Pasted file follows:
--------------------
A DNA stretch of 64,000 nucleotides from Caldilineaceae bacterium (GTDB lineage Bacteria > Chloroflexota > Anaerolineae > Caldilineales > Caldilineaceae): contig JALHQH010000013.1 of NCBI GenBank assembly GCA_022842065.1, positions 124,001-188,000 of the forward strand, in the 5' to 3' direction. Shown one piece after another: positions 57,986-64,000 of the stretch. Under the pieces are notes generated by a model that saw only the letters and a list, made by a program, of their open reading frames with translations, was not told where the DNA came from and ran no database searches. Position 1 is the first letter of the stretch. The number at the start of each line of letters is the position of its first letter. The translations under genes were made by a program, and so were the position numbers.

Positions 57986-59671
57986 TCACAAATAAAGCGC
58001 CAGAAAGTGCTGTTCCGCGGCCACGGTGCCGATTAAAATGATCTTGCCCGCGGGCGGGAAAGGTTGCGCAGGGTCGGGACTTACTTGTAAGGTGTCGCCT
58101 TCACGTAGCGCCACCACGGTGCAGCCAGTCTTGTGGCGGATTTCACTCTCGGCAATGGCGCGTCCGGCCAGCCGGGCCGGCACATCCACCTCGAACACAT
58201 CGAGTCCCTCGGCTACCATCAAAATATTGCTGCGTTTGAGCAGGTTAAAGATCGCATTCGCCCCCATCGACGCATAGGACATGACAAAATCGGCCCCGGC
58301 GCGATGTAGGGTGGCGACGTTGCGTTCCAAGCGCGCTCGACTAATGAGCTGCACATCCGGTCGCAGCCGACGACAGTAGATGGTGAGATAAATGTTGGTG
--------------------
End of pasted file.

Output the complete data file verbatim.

A DNA stretch of 64,000 nucleotides from Caldilineaceae bacterium (GTDB lineage Bacteria > Chloroflexota > Anaerolineae > Caldilineales > Caldilineaceae): contig JALHQH010000013.1 of NCBI GenBank assembly GCA_022842065.1, positions 124,001-188,000 of the forward strand, in the 5' to 3' direction. Shown one piece after another: positions 57,986-64,000 of the stretch. Under the pieces are notes generated by a model that saw only the letters and a list, made by a program, of their open reading frames with translations, was not told where the DNA came from and ran no database searches. Position 1 is the first letter of the stretch. The number at the start of each line of letters is the position of its first letter. The translations under genes were made by a program, and so were the position numbers.

Positions 57986-59671
57986 TCACAAATAAAGCGC
58001 CAGAAAGTGCTGTTCCGCGGCCACGGTGCCGATTAAAATGATCTTGCCCGCGGGCGGGAAAGGTTGCGCAGGGTCGGGACTTACTTGTAAGGTGTCGCCT
58101 TCACGTAGCGCCACCACGGTGCAGCCAGTCTTGTGGCGGATTTCACTCTCGGCAATGGCGCGTCCGGCCAGCCGGGCCGGCACATCCACCTCGAACACAT
58201 CGAGTCCCTCGGCTACCATCAAAATATTGCTGCGTTTGAGCAGGTTAAAGATCGCATTCGCCCCCATCGACGCATAGGACATGACAAAATCGGCCCCGGC
58301 GCGATGTAGGGTGGCGACGTTGCGTTCCAAGCGCGCTCGACTAATGAGCTGCACATCCGGTCGCAGCCGACGACAGTAGATGGTGAGATAAATGTTGGTG